Whether or not we believe the often quoted statistic that 93% of communication is non-verbal, most of us intuitively understand how important body language is to in-person communication. And yet, when I talk about the importance of body language to clients, I sometimes hear pushback that sounds something like this:


“Hey, just because I’m crossing my arms doesn’t mean I’m closed off to what someone’s saying. I might just be cold. Or I may be crossing my legs so I can be more comfortable and listen to them more intently.”


The first time I heard this pushback on the importance of body language, I stumbled a bit, but I also realized that I may have inadvertently been indoctrinated around what crossed arms and crossed legs communicate in a work setting. I now acknowledge that both points of view can be true at different times.


At face value, there’s nothing wrong with the argument of discounting body language if the person you’re communicating with understands your true intent. However, that’s a big IF because, unless you tell people your intent, people will infer it from other sources of information—including your body language. And the inferences they make may or may not line up with what you truly intended.


And even if you tell people your intent, they may not believe it. Think of a married couple retiring for the night when one partner says to the other, “I have something important I want to talk to you about.” The other partner answers, “Go ahead, and don’t let the fact that I’m lying in bed with my back turned towards you and my eyes closed make you think that I’m not listening.” No amount of verbal explanation about how well I can listen while in that physical position will make my partner feel that they truly have my undivided attention.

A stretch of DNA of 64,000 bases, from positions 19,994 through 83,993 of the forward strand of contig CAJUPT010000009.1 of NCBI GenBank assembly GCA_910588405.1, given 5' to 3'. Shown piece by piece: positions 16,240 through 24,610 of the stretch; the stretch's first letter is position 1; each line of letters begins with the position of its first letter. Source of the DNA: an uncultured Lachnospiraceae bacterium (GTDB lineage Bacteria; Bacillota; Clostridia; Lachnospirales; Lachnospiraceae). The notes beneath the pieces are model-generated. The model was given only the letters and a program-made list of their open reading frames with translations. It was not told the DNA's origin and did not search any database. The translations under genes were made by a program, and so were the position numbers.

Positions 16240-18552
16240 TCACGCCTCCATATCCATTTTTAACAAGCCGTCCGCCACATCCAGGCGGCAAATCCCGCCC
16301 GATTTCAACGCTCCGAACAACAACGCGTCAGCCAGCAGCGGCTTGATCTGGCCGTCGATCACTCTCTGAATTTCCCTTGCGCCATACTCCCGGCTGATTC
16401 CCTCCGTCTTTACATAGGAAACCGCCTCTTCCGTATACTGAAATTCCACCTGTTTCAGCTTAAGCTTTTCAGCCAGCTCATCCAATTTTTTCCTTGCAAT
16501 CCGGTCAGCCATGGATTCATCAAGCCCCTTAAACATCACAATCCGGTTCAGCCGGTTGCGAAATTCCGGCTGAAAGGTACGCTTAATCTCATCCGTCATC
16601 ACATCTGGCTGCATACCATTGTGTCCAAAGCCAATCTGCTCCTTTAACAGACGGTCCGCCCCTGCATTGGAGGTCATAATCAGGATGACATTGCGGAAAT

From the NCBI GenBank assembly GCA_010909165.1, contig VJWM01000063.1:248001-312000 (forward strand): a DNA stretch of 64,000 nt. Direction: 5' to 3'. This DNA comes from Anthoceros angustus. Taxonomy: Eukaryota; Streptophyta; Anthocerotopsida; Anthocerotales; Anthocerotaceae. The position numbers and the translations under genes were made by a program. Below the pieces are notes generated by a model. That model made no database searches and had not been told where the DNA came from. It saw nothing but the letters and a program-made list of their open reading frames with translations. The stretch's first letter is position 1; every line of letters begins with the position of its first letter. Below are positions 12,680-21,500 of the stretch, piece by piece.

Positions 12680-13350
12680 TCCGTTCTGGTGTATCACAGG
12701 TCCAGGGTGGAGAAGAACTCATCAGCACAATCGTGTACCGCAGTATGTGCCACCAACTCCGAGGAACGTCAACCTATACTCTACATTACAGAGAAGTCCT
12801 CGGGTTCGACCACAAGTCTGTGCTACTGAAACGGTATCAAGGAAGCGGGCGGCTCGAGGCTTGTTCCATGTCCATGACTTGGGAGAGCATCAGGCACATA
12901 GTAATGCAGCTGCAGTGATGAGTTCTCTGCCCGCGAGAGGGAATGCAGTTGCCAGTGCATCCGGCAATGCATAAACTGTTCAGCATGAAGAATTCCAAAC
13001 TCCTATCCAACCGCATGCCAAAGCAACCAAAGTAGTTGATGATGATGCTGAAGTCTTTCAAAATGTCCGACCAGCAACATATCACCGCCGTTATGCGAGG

The key to effective body language isn’t to avoid a long list of facial expressions or postures that could potentially communicate something negative to “someone” out there. Instead, the key is to focus on the specific people in front of you right now and how you think they’re interpreting your body language. In some cases you’ll care about that, and in others you won’t, and that’s OK.


In the cases where it’s important that your intention isn’t misinterpreted, you have to place extra focus on how those people are reacting. Maybe you provide explanations about your body language, or maybe you just adopt certain body language that you know will align closely with your intention. For example, if you want to be perceived as someone who connects with others and is open, you might concentrate on making meaningful eye contact and using physical postures that communicate openness, like open arms and palms turned up.


So don’t feel trapped by convention about whether you may or may not cross your arms during a business conversation or about how exactly you should make eye contact to connect with someone. Instead, focus on the other person and how well you think your intention is coming across. And don’t over think it. If their body language and verbal reactions align with what you intended to communicate, maybe that’s all the thinking you need to do about your own body language in that situation.


Guillermo Villar is principal coach with Cambio Coaching. He helps high-achieving individuals and teams communicate with intention to get the business results they want. If you’re interested in working with Guillermo, sign up for a free meeting to explore how he can help.